As the United States is about to begin the sixth year of its eternally unforgivable, genocidal war crime in Iraq, I direct your attention to a piece I wrote just over a year ago, on March 1, 2007. I could have selected any number of essays, but this one will do for my purposes.Word.
"A Nation of Stupid Children, Who Refuse to Give Up the Lies" arose out of yet another of the utterly meaningless controversies of the moment. Such daily contortions over trivialities -- which contortions consume our major media and far too many bloggers of all political persuasions -- prevent us from understanding anything of significance about the actual meaning of our nation's actions. This is why so many of us love them so much: we never have to think and, of even greater importance, we never have to do a damned thing that might actually matter to stop the ongoing crimes. In this case, the circus was set in motion by John McCain's comment that the United States had "wasted a lot of ... American lives" in Iraq.
And the heavens shook. Almost no one would speak the truth, which was far, far worse than anything McCain or any other national figure had said. As I wrote:The truth is infinitely worse than that these lives have been "wasted": these deaths have served to strengthen our enemies and weaken our own country in countless ways that our actual enemies could never have achieved on their own. That these lives have been "wasted" is the best one can say, not the worst. They are the greatest boon our enemies could dream of. These lives have not been "wasted": they are the precious tribute laid at the feet of our enemies, by our own leaders in the pursuit of indefensible and criminal aims.It is now a year later, and I still would like to know.
Of course, the recognition of this truth requires that we act like adults, and that we are capable of coherent thought, shorn of lies. We must be willing to give up the myth of the "noble soldier" who "selflessly sacrifices" his life for the glory of the Perfect and Good United States -- and see that these individuals died in a criminal war of aggression launched to consolidate and expand America's hegemonic role, a goal embraced by almost every leading politician, Republican and Democratic, over many decades of entirely avoidable conflict, chaos and death.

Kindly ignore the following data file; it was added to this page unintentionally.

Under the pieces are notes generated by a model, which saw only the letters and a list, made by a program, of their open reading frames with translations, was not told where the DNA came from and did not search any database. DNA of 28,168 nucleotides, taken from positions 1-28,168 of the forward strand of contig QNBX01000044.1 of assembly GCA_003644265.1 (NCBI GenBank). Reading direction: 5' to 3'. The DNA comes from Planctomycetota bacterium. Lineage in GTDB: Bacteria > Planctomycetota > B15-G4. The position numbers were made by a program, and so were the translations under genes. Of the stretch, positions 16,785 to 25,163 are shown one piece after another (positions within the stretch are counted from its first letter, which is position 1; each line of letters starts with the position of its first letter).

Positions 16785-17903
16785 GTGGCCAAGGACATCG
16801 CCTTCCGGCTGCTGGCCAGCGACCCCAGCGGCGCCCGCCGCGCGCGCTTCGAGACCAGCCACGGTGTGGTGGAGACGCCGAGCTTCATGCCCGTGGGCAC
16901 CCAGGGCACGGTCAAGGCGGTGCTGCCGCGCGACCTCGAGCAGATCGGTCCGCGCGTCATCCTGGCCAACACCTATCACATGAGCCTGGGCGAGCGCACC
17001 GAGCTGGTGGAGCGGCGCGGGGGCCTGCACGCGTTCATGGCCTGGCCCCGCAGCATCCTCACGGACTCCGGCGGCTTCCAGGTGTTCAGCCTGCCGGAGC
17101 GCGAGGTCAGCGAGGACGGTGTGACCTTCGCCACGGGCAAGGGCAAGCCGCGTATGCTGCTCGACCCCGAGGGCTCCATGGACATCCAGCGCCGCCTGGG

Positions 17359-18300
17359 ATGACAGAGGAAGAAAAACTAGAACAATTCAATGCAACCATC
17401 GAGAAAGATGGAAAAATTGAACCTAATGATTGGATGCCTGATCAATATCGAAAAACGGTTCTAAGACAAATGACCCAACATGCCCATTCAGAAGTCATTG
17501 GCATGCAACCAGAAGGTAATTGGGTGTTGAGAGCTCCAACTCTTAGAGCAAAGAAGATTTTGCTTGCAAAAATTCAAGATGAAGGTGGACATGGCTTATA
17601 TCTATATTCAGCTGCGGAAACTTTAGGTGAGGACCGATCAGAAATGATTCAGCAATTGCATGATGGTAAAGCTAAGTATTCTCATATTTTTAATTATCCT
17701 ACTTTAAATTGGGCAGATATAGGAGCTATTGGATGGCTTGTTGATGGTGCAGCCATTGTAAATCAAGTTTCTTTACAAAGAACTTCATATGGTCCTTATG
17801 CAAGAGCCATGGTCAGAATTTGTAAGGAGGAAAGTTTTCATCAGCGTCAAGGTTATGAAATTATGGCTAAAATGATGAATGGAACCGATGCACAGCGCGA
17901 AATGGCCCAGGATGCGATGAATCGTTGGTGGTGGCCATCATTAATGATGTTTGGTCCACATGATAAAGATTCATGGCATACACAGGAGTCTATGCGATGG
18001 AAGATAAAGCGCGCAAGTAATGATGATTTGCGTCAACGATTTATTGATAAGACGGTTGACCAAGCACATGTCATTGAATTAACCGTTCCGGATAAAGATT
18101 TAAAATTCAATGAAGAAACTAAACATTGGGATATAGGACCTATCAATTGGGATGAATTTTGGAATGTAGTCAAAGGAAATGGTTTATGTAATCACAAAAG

I find it easier to deal with the widespread ignorance that afflicts so many Americans -- for example, the almost total lack of knowledge concerning the U.S. occupation of the Philippines that I detailed last week. Since they are rarely provided with this information, it is possible that at least some Americans might prove capable of absorbing it, and begin to question the myths that sustain their identities as "Americans."
But it is almost impossible to deal with the fact that so many Americans, almost all our political leaders, and our media virtually without exception are so relentlessly stupid, and so resolutely determined to remain so. As this latest episode in national idiocy proves yet again, and for the millionth time, this laughably pathetic state of affairs certainly would appear to be the unalterable truth of where we are.
And so we debate whether these lives were "wasted." With the blind ferocity of religious maniacs, we enforce our new Puritan code, which demands that certain prohibited thoughts may never be uttered. Violation of this code means banishment from public life and from further "serious" consideration. Every matter of importance is reduced to the intellectual level of a remarkably backward house pet.
Meanwhile, no one will stop this criminal war and occupation. And no one will do a goddamned thing to stop the next war, which could alter all our lives forever.
How in the world do most Americans face themselves each morning? Someone needs to explain that to me. I truly would like to know.
It is now a year later, and more than one million people have been murdered.
It is now a year later, and still no one will stop this damnable war and occupation.
A year from now, perhaps some American troops will have been withdrawn. But regardless of who the new president is, at least 80,000 or 90,000 American troops will remain, and probably more. The Theater of Death will go on.
A year from now, the war may very well have widened. If there is a major attack on U.S. troops in Iraq (or any of a number of similar possible incidents), if the blame is laid at the feet of Iran -- regardless of whether such a claim is true or not, and we may not know for many more years, if ever -- and if the fevered and unreasoning demand for retribution rises, fed by a media that, like our political class, has learned nothing from the catastrophes of Iraq, no U.S. president will be able to resist the tide. He or she will probably not even want to. John McCain will not stop it, Hillary Clinton will not stop it, Barack Obama will not stop it.
So, we will once more have cause to note this date in March after another year has passed. Many more people will be dead, and the chaos may have spread far beyond Iraq. And we will fiercely debate the latest instance of idiocy, while the crimes of the United States continue unimpeded and uninterrupted.
Thursday, March 20, 2008
Since we'll likely have a "six years too many" blogswarm next March
Here are a few words commemorating the 5th anniversary of the Iraq War by Arthur Silber, under the title, Tragic Reprise: A Nation of Stupid Children, Who Refuse to Give Up the Lies: